By Christopher Petrella and Alex Friedmann
David Harvey, Distinguished Professor of Anthropology and Geography at the City University of New York, writes that “capitalism never resolves its problems; it simply rearranges them geographically.” The same can be said of California’s almost three-year-old Public Safety Realignment initiative – legislation designed to reduce the Golden State’s prison population, in part, by transferring thousands of prisoners from state facilities to county jails.
Sadly, Realignment has merely shifted the very forms of human suffering it was originally intended to relieve. This – the paradox of modern penal reform – adds a crucial dimension to discussions about who, why and how we punish offenders. Clearly, shifting a criminal justice crisis isn’t the same as solving one.
The Realignment Initiative
Since at least 2011, the State of California has been the epicenter of contemporary prison reform in the United States. The U.S. Bureau of Justice Statistics has noted that 70% of the total decrease in state prison populations from 2010 to 2011 was a direct result of California’s Public Safety Realignment initiative.
On May 23, 2011, the U.S. Supreme Court upheld an order by a three-judge federal court requiring the state to reduce its prison population to 137.5% of design capacity within two years to alleviate overcrowding that resulted in unconstitutional medical and mental health care. [See: PLN, June 2011, p.1]. California Governor Jerry Brown had called the court’s order “a blunt instrument that does not recognize the imperatives of public safety, nor the challenges of incarcerating criminals, many of whom are deeply disturbed.”
By John E. Dannenberg
Last year, California Governor Jerry Brown approved four out of every five parole grant decisions by the Board of Parole Hearings (Board) for prisoners convicted of murder, sentenced to life with parole. Totaling parole grants for 377 lifers, Brown’s record dwarfs the scanty parole approvals of his predecessors, Arnold Schwarzenegger and Gray Davis.
California’s parole process for life-sentenced murderers has been stymied for decades by governors who fear the political repercussions of paroling lifers, based on what happened to former Massachusetts Governor Michael Dukakis. Dukakis had permitted a violent prisoner serving a life sentence, Willie Horton, to have a weekend furlough; while on furlough Horton committed additional violent crimes, including armed robbery, assault and rape.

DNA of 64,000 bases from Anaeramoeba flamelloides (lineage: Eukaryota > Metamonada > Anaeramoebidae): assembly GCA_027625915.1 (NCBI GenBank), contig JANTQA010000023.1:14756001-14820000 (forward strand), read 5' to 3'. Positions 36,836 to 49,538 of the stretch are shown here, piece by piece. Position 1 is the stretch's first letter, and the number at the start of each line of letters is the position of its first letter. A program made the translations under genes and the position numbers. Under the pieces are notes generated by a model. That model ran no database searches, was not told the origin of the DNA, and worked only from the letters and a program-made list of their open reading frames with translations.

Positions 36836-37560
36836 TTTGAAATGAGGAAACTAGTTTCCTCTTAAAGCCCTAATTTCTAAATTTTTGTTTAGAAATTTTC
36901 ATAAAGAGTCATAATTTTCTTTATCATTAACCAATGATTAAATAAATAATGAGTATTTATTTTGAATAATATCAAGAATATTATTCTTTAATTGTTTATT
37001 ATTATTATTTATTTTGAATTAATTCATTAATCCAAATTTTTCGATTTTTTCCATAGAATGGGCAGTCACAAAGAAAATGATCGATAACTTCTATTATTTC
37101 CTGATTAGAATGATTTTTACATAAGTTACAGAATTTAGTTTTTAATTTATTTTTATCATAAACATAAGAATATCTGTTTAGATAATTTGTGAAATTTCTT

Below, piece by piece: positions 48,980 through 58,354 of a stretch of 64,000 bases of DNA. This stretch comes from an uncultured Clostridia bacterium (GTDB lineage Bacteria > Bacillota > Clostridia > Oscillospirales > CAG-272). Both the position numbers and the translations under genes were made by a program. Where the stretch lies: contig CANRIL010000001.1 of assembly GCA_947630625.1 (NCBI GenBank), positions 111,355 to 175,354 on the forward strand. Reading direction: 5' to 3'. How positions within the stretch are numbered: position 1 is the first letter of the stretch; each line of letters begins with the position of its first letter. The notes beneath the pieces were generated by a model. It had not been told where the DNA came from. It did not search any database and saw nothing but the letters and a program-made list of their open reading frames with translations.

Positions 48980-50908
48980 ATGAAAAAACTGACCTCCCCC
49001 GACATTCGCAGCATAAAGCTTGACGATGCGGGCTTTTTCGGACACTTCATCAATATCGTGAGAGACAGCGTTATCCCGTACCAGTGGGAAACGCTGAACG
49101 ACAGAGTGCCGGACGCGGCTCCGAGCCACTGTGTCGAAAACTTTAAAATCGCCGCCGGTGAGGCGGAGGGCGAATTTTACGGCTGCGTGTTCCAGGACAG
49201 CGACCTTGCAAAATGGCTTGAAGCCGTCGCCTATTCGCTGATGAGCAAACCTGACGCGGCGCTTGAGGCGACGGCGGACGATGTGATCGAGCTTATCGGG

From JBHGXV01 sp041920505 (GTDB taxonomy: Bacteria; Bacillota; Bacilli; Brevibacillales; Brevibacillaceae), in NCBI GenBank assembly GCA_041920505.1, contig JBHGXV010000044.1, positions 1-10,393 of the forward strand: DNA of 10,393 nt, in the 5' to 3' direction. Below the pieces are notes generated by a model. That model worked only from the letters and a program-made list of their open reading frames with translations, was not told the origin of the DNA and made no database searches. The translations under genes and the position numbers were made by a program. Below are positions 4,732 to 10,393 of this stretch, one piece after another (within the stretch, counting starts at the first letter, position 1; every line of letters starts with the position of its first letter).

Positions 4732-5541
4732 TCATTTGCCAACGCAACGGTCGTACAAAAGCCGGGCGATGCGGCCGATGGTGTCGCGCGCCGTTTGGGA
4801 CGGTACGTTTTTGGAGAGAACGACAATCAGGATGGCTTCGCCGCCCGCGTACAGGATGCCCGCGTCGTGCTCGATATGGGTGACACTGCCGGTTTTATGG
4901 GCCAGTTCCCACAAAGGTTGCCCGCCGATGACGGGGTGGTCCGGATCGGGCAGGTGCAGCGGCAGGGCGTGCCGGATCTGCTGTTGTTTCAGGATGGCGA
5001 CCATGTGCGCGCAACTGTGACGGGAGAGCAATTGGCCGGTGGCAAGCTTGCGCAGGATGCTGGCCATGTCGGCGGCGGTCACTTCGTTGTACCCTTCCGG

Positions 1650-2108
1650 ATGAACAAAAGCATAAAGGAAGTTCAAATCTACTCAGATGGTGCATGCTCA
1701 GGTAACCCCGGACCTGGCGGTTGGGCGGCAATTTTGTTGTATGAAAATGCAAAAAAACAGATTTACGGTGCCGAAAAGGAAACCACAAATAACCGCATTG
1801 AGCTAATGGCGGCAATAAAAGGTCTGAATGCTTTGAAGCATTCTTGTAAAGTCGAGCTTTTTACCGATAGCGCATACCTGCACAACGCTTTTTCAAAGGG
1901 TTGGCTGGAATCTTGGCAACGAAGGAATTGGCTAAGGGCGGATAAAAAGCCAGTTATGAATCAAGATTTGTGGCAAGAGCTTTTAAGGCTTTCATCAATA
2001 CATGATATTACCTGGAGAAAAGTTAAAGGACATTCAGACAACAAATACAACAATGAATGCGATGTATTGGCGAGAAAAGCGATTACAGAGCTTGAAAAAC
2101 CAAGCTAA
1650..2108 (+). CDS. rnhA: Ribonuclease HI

When Governor Dukakis later ran for President in 1988, his rivals produced a TV ad depicting a revolving door that showed him giving furloughs to violent felons. The infamous ad labeled Dukakis a “soft on crime” liberal who allowed dangerous criminals to commit more crimes. He subsequently lost the presidential election to George H.W. Bush.
Since then, few politicians have ventured to use their discretion to release prisoners serving life sentences for murder. In California, the first governor to be granted the statutory power to make such decisions was Gray Davis. His statement at the time was that if you killed someone, forget it – you’re not getting out (notwithstanding that state law requires release on parole to “normally” be granted). In his years as governor, Davis arbitrarily overruled every favorable Board parole decision for life-sentenced murderers, save five – equating to a lifer parole rate of a fraction of one percent.
Following a competitive bidding war between California state mental hospitals and state prisons, both seeking psychiatrists to treat their mentally ill patients, the prison system has emerged as the winner – largely due to a federal court order to improve prisoner mental health care. However, the term “winner” is misleading because it is both patients at understaffed state mental hospitals and California taxpayers who turned out to be the losers.
The federal district court in the long-running Coleman case [Coleman v. Schwarzenegger, U.S.D.C. (E.D. Cal.), Case No. CIV S-90-0520 LKK JFM P] found that a major cause of understaffing at California prison mental health facilities – understaffing that was tied to excessive and preventable prisoner deaths – was the inadequate wages offered under then-existent state pay schedules, which made it hard to attract qualified psychiatrists.
There was not a long line at the unemployment office in California for out-of-work psychiatrists, however, so the California Department of Corrections and Rehabilitation (CDCR) had to try to entice such gainfully employed professionals away from their comfortable city offices where clients were able to walk in, to stark prison environments where their patients were violent criminals. In December 2006 the district court ordered the state to boost the wages for prison psychiatrists, which jumped from a monthly base pay of $13,311 to $24,267 for chief psychiatrists – an 82% increase. State mental hospitals were not included in the order.
Consequently, the CDCR wound up offering prison psychiatrists higher wages than psychiatrists employed in state mental hospitals – causing the latter to jump ship from hospitals to prisons to partake of the increased salaries. Predictably, this had a devastating effect on staffing levels in state mental hospitals. In fact, at least two patient suicides were linked to the vastly increased patient-to-staff ratios at the hospitals; one of those deaths resulted in a lawsuit and a $975,000 settlement with the state.